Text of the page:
It’s reasonably safe to say that everyone is familiar with Netflix (NASDAQ:).
With over 209 million paid subscribers (and multiple more viewers, including the households in this figure), Netflix has become almost synonymous with streaming services. Having first-mover advantage certainly helped in establishing its dominant position.
However, competition has been heating up lately. Major players in the industry like Disney (DIS), AT&T (NYSE:), and Amazon (NASDAQ:), with their respective services of Disney +, HBO Max, and Prime Video, have saturated the industry.
In fact, niche streaming services have started to target very specific target groups to grab the market shares in these underserved markets. Examples of such services include Gaia (NASDAQ:), CuriosityStream (CURI), and FuboTV (NYSE:).
Hence, investors may rationally speculate that Netflix’s dominance shall fade, with subscription growth likely to stall moving forward. While such concerns translated to Netflix trading flat for around a year, the stock has recently reached new highs. (See NFLX stock charts on TipRanks)
Accordingly, Netflix’s future remains rather bright. The company should start producing satisfactory free cash flow levels, and eventually return some of this cash through its stock repurchase program.
Hence, I am bullish on the stock. However, the risk which comes with the never-ending need to produce original content is likely to weigh Netflix down.
Solid Growth, but Margins Need to Improve
Netflix’s Q2 results were rather strong, with revenue increasing 19% year-over-year to $7.3 billion. Revenue growth was primarily supported by an 11% rise in average paid streaming memberships, and an 8% increase in average revenue per membership (ARM). Excluding a foreign exchange (FX) impact, ARM rose 4%, to be exact.
As a result, Netflix’s net income also expanded significantly, by 87.9% to $1.35 billion. Despite these numbers, what rattled investors was management’s guidance. The company expects Q3 revenues of $7.48 billion, implying year-over-year growth of just 16.2%.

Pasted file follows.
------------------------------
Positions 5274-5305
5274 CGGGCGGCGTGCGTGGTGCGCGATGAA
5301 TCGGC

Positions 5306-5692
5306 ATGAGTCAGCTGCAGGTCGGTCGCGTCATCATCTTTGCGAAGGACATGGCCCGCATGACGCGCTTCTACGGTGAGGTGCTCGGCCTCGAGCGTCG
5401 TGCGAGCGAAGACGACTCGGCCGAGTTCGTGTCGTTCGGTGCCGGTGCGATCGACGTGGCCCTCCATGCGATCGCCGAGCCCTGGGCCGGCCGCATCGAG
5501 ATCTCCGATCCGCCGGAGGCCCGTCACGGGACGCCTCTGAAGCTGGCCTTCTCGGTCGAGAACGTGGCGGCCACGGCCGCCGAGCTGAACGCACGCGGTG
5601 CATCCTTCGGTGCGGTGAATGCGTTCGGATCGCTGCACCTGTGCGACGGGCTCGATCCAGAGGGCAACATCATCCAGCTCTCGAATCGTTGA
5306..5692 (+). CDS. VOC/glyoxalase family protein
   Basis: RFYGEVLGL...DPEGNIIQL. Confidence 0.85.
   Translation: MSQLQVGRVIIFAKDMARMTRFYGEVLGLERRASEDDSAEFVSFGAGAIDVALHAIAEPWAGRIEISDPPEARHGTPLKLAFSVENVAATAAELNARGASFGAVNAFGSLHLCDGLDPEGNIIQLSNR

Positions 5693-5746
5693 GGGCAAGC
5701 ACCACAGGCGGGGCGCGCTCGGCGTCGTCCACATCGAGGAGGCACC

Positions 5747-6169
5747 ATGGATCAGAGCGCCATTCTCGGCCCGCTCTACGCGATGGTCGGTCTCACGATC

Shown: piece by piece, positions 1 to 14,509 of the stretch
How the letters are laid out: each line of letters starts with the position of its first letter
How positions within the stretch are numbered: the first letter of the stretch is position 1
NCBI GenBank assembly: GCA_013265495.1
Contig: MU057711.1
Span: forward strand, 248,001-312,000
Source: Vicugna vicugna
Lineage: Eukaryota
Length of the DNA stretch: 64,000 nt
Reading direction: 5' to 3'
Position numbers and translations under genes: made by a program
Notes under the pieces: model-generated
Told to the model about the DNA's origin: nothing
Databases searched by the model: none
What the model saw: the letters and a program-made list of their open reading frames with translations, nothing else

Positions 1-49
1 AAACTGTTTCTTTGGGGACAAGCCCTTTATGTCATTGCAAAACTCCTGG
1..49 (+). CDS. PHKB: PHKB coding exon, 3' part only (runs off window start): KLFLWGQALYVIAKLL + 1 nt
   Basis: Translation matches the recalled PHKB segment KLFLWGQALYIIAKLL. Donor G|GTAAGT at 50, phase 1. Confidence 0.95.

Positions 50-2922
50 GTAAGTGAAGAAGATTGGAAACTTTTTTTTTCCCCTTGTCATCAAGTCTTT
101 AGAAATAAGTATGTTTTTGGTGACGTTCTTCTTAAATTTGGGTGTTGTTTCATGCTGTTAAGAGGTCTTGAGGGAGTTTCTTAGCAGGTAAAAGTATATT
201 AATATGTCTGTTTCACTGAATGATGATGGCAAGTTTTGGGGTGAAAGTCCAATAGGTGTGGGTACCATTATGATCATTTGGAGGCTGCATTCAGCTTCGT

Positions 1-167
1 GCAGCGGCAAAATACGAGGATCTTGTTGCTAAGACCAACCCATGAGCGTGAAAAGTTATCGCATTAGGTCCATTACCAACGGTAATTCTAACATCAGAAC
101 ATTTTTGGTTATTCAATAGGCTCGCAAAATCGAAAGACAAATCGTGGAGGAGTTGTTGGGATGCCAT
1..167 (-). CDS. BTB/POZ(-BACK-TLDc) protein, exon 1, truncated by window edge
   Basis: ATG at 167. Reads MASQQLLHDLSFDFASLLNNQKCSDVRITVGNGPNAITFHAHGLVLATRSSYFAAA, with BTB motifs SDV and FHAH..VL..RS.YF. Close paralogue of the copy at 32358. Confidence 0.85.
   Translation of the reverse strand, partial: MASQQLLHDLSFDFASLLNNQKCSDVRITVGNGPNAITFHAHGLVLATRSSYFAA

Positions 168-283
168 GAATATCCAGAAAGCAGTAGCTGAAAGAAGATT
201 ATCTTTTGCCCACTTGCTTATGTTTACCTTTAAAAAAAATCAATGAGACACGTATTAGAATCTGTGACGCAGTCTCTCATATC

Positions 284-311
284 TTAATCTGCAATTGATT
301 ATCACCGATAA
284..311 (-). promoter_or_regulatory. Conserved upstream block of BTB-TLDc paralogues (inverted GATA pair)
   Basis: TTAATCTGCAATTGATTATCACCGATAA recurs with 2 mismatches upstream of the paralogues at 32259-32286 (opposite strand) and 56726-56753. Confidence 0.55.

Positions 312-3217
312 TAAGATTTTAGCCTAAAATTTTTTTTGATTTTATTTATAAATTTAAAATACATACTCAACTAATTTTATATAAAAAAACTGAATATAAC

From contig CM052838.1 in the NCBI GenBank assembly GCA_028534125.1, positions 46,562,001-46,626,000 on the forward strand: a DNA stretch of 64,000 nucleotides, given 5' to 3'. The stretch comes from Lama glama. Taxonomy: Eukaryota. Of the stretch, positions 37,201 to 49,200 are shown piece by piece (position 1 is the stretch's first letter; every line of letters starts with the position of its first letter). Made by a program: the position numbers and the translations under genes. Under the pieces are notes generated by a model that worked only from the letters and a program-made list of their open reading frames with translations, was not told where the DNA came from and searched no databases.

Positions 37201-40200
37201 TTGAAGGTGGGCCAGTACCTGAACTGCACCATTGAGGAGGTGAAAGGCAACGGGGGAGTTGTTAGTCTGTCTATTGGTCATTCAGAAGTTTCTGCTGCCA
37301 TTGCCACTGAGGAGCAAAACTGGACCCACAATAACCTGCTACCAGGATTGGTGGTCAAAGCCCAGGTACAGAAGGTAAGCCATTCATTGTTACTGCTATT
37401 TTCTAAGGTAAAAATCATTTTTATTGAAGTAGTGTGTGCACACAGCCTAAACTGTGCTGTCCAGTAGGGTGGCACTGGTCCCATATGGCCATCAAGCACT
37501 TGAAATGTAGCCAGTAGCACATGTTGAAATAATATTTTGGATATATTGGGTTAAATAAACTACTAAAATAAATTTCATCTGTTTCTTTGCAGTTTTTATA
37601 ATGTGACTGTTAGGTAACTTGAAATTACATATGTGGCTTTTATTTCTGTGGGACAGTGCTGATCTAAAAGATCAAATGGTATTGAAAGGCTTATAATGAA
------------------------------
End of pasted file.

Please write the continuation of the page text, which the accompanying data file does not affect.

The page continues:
Is this rather worrying? Does this mean fears of a potential slowdown are finally starting to materialize? Maybe. The truth is, Netflix does not necessarily need to rapidly grow its subscribers at this point. A significant improvement in margins is all that is needed, in the end, to justify its admittedly pricey forward P/E of 45.9.
The company knows this, and efforts to improve margins in order to sustain the continuously higher original content production expenses have indeed been achieved as Netflix scales.
The annual operating margin has been growing every year sequentially for quite some time now. From just 4.3% in 2016, it is expected to reach 20% at the end of FY2021. Still, in the last four quarters, Netflix has generated $1.84 billion in operating cash flows. Of these, $449 million has been allocated in new content, and $500 million to repay debt.
Hence, the bottom line needs to meaningfully expand if shareholders are to actually see any cash returned anytime soon.
Wall Street’s Take
Turning to Wall Street, Netflix has a Moderate Buy consensus rating, based on 23 Buys, seven Holds, and three Sells assigned in the past three months. At $617.93, the average NFLX price target implies 4.9% upside.
Netflix has established a household name-level brand value, which should be leveraged long-term through potential acquisitions of the new, smaller players mentioned earlier, as well as pricing hikes.
That being said, at its current valuation, management has still a lot to prove in terms of a much-needed margins expansion.
Netflix’s consensus rating quite accurately reflects this, with little to no short-term upside left at the stock’s current levels.
Disclosure: At the time of publication, Nikolaos Sismanis did not have a position in any of the securities mentioned in this article.
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